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SpaceX Starlink, Optolong SHO filters tests,
Asteroid Indiana, Orion Nebula

Posted: 21 December 2019

Open: Friday, 20 December 2019, 1803 MST
Temperature: 57°F
Session: 1417
Conditions: Mostly clear

12" f/8 LX600 w/StarLock
SkyTracker Pro
2" 24mm UWA eyepiece
Focal Reducer


I set up the SkyTracker Pro and D850 DSLR on the observatory patio to photograph some SpaceX Starlink satellites from the second launch batch.


1820-1850 MST: watched for and photographed some Starlink satellites. I saw six ranging from Mag. +3 to +5. This photo (f/2.8, 25 seconds, ISO 2500, FL 24mm) shows a Starlink satellite (at left, upper trail) along with another satellite (left, lower) and an airplane.


1900 MST: LX600 ON, StarLock OFF, High Precision OFF.

1911 MST: viewed M1 (Crab Nebula), 102X. Breezes came up.

I then began doing some more tests (finally) of my new Optolong SHO filters and Starizona Filter Slider System. I hope to complete my review soon. Until then here is a teaser image of M1 (Crab Nebula), Starlock autoguided, 5 minutes, ISO 6400, White Balance 5560K, through the OIII filter.


1950 MST: with the planned tests completed for this night I mounted the D850 DSLR at prime focus + focal reducer. I used the Stella Wi-Fi Adapter and SkySafari 6 Pro to GOTO Asteroid (1602) Indiana, Mag. +14.7, which was named for the State of Indiana and Indiana University (my Alma Mater).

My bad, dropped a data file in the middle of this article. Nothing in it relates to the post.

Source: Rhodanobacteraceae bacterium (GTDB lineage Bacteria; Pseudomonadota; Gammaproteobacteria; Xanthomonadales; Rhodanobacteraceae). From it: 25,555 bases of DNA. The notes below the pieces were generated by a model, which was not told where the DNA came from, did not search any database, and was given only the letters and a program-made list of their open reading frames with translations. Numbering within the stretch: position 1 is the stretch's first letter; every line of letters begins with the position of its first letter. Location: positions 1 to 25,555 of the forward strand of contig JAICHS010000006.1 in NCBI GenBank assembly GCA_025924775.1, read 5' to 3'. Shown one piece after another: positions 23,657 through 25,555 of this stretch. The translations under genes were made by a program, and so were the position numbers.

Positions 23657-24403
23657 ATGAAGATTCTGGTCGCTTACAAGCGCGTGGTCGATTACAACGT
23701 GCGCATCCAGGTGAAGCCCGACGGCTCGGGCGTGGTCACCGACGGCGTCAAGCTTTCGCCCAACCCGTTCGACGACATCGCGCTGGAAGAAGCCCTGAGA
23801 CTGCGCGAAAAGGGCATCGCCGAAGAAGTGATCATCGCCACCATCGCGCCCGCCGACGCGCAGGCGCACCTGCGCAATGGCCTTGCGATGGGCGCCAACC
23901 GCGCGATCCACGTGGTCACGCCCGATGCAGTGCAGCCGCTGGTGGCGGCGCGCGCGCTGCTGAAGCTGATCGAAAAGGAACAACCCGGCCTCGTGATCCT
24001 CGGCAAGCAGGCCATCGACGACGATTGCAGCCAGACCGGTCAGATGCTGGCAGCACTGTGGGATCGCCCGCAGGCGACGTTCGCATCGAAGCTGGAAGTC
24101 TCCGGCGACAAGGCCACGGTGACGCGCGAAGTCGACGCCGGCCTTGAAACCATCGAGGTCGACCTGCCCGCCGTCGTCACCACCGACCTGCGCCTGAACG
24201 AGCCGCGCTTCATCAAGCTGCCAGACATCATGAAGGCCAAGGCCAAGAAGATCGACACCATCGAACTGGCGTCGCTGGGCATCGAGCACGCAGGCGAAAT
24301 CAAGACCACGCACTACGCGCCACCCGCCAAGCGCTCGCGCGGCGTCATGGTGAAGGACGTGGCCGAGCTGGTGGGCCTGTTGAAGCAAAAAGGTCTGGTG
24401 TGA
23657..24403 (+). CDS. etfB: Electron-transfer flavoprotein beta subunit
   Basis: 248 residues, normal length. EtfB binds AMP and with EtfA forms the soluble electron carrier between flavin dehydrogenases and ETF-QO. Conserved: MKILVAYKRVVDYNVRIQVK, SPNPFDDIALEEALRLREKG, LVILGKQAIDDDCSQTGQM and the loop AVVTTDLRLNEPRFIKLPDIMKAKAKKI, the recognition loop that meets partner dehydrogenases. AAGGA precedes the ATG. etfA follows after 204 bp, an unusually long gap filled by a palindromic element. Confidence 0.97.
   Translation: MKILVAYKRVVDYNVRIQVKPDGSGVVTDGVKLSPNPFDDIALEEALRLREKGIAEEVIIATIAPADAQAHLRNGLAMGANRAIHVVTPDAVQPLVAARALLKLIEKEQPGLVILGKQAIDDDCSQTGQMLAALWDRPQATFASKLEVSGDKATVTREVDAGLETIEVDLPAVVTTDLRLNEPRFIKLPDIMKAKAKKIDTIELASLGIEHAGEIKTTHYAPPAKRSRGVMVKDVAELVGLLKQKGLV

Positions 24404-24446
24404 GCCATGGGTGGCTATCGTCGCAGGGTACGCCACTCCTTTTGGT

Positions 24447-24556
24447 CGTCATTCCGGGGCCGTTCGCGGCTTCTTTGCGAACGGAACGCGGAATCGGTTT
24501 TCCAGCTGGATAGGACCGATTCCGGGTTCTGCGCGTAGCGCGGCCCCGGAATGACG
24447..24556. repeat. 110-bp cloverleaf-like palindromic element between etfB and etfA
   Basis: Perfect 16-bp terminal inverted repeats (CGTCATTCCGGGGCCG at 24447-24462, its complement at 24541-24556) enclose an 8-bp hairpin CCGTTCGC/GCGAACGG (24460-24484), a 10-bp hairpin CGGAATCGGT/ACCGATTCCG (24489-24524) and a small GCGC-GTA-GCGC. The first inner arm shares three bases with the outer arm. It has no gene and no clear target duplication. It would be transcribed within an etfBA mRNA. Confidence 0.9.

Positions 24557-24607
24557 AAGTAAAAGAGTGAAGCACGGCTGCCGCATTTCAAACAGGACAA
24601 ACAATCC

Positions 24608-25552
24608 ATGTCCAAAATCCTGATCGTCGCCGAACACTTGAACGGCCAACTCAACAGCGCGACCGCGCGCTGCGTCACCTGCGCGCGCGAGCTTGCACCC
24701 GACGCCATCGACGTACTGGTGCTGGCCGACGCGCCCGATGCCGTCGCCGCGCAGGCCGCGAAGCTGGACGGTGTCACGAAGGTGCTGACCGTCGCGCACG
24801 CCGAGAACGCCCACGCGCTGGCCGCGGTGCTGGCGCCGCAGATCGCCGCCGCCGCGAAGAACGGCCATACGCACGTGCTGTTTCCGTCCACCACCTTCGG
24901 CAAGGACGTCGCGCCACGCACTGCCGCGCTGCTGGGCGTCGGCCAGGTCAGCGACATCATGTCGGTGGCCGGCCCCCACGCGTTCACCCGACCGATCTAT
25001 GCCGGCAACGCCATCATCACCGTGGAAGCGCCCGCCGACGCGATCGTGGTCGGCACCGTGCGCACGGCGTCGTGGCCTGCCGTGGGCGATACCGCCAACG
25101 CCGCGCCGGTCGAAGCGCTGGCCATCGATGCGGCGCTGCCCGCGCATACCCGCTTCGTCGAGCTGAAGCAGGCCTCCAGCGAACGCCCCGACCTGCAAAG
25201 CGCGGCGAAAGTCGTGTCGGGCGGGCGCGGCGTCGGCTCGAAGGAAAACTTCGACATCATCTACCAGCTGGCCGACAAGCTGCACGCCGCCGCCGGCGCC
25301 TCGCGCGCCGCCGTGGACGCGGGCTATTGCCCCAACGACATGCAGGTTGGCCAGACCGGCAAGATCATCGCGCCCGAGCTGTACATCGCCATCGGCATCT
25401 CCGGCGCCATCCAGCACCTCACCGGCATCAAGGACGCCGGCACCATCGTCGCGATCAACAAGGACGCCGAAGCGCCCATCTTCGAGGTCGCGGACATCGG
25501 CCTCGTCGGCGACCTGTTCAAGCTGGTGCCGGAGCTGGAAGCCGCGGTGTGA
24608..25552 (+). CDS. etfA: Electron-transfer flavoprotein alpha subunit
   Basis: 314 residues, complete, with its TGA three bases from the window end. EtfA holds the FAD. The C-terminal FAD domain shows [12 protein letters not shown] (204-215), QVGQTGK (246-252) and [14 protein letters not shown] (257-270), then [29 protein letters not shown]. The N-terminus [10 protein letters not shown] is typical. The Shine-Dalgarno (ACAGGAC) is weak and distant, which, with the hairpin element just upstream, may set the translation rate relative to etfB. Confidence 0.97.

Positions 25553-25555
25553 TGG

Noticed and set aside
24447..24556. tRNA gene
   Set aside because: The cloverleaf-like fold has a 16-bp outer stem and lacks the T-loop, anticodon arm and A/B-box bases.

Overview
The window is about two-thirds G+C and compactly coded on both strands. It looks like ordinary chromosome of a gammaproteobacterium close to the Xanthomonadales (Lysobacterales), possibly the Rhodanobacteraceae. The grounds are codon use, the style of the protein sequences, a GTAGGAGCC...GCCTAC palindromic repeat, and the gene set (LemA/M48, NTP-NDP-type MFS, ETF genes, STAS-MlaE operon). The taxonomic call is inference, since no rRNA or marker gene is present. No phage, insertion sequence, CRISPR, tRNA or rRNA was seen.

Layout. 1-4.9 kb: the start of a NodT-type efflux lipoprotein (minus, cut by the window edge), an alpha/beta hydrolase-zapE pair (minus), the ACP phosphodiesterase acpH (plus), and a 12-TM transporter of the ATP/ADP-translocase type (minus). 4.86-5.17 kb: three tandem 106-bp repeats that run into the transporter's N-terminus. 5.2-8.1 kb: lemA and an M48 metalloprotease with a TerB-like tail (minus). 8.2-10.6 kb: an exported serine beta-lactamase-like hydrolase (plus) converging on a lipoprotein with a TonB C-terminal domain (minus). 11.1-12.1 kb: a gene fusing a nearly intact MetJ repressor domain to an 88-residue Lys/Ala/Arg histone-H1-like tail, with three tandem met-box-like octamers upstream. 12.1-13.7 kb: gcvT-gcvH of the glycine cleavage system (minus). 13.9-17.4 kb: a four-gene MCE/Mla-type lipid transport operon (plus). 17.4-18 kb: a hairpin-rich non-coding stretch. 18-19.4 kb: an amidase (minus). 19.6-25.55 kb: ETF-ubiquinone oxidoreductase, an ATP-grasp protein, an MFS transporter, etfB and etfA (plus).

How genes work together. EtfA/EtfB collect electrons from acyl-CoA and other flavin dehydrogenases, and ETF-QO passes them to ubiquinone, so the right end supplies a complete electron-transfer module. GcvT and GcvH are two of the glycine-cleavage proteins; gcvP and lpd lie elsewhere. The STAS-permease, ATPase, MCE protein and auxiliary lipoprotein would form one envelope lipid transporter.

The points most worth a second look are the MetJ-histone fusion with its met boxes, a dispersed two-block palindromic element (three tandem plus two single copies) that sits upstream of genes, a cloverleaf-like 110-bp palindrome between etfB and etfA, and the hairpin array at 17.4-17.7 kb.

2005 MST and 2105 MST: took Starlock autoguided, 5 minutes, ISO 6400, images. The top image shows the marked position of Asteroid Indiana. The bottom image shows the motion of Asteroid Indiana over the one hour period.


And just because Orion was now visible I took this Starlock autoguided, 30 seconds, ISO 1600, WB 5560K, image (slightly cropped) of M42 (the Great Nebula in Orion), prime focus + focal reducer.


I then viewed M42, 102X.

2132 MST: LX600 OFF.

Close: Friday, 20 December 2019, 2139 MST
Temperature: 48°F
Session Length: 3h 36m
Conditions: Mostly clear, breezy

I have posted my review of the Meade Bahtinov Mask.

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